Which is why it’s so fascinating to see the range of experiments being worked on at the college. Thousands of students have been enrolled in an ongoing trial of having a live digital connection humming and buzzing and in hand more than 18 hours per day, seven days a week, year-round. Students who are never disconnected from the world of digital information during their conscious hours have begun to enjoy the strange new world in which they exist—not the world of real things and people in their immediate surroundings, but the world of communication, information, distraction and constant entertainment that is mediated to them through the small screen of a smartphone or a tablet. Whatever disadvantages there may be in this separation from conventional reality, the benefits are obvious—a world of nonstop stimulation, although mainly of a very low sort, to prevent sensory overload. True, there are still too many students who have not mastered the complex task of walking and driving safely in a world of physical objects while staring where the screen entices. And some students complain about the difficulties of resting or sleeping without the constant presence of digital content. But most students are discovering what their parents and grandparents will soon discover as well, namely, that a digitally enhanced world is superior to the simple material world, at least in part because their own cognitive limitations matter less and less when almost everything that enhanced humans need is provided by ubiquitous computing, readily available Wi-Fi, and better and better content providers.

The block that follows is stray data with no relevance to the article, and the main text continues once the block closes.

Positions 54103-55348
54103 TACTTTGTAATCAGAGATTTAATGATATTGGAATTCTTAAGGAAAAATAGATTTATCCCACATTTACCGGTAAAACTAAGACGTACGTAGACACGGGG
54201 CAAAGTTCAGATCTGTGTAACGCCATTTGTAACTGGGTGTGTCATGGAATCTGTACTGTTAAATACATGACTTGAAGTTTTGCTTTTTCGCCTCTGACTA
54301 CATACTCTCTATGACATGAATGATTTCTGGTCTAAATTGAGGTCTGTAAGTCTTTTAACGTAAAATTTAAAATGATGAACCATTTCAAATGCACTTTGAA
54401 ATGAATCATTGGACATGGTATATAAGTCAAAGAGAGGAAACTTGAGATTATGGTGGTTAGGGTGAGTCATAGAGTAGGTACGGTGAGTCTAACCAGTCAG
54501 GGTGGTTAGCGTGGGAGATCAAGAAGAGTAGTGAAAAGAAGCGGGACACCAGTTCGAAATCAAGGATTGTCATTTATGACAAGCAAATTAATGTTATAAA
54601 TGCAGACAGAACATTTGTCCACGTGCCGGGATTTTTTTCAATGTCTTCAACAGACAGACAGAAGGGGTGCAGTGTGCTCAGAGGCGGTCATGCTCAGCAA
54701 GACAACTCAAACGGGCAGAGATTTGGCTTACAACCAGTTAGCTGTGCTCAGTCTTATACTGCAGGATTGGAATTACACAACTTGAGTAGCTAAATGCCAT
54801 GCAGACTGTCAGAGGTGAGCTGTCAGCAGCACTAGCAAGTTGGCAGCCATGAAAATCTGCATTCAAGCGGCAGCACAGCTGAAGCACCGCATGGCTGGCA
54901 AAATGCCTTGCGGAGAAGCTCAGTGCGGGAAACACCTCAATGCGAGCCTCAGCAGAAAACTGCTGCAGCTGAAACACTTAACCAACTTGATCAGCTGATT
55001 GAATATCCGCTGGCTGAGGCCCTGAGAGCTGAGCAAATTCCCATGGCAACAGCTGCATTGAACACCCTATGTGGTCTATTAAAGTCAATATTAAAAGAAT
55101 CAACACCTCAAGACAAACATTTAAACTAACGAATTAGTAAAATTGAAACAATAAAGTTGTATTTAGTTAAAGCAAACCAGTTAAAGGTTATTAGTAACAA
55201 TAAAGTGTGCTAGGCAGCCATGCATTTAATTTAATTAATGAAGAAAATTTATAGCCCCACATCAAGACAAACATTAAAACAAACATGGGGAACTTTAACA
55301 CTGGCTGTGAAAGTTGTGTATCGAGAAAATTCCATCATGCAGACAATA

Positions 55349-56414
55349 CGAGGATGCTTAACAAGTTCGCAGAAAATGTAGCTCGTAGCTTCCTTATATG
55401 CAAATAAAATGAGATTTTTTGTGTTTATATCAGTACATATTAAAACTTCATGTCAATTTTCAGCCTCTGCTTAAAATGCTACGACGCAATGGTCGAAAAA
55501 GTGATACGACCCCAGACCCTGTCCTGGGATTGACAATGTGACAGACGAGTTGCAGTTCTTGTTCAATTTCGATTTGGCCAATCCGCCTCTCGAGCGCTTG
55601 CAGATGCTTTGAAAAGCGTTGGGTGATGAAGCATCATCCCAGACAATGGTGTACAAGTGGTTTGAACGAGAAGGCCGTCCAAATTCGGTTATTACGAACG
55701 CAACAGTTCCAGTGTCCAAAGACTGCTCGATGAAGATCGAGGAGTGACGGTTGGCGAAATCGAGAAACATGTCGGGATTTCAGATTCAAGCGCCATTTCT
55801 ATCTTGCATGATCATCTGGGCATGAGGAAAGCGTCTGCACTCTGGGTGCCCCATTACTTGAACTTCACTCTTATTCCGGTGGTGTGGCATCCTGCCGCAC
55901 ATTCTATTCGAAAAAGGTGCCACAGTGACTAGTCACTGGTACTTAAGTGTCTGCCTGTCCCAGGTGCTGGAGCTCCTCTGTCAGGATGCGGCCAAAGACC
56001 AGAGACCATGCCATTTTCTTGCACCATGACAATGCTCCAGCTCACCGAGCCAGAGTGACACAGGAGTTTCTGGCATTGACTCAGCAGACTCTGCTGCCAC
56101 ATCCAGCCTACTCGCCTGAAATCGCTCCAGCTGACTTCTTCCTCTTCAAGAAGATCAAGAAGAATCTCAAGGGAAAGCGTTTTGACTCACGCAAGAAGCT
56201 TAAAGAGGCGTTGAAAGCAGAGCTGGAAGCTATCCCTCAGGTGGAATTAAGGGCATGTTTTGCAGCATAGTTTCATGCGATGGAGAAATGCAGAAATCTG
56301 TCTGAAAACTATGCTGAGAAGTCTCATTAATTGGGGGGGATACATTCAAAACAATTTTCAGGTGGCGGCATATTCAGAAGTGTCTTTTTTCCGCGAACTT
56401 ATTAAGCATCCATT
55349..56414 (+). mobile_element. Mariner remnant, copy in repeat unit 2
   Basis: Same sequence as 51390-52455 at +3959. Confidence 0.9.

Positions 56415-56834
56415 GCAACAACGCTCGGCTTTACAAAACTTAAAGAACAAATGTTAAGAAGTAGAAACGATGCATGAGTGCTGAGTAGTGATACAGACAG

This may be the right point to mention that a new study is now under way at the college, a study to determine how worldview, habits of the heart, and our deepest allegiances fare in this brave new cyborg world. Some studies suggest that many forms of Christianity are completely at home in the digitally enhanced world, but it’s too early to tell if this is the final word on the matter. Some doubters at the college wonder if this digital reality, created by humans, after all, directly or indirectly, may be entirely good for us, but I’ve promised you only noncontroversial answers today, and I intend to keep my word.

— Sincerely yours,Anonymous Bosch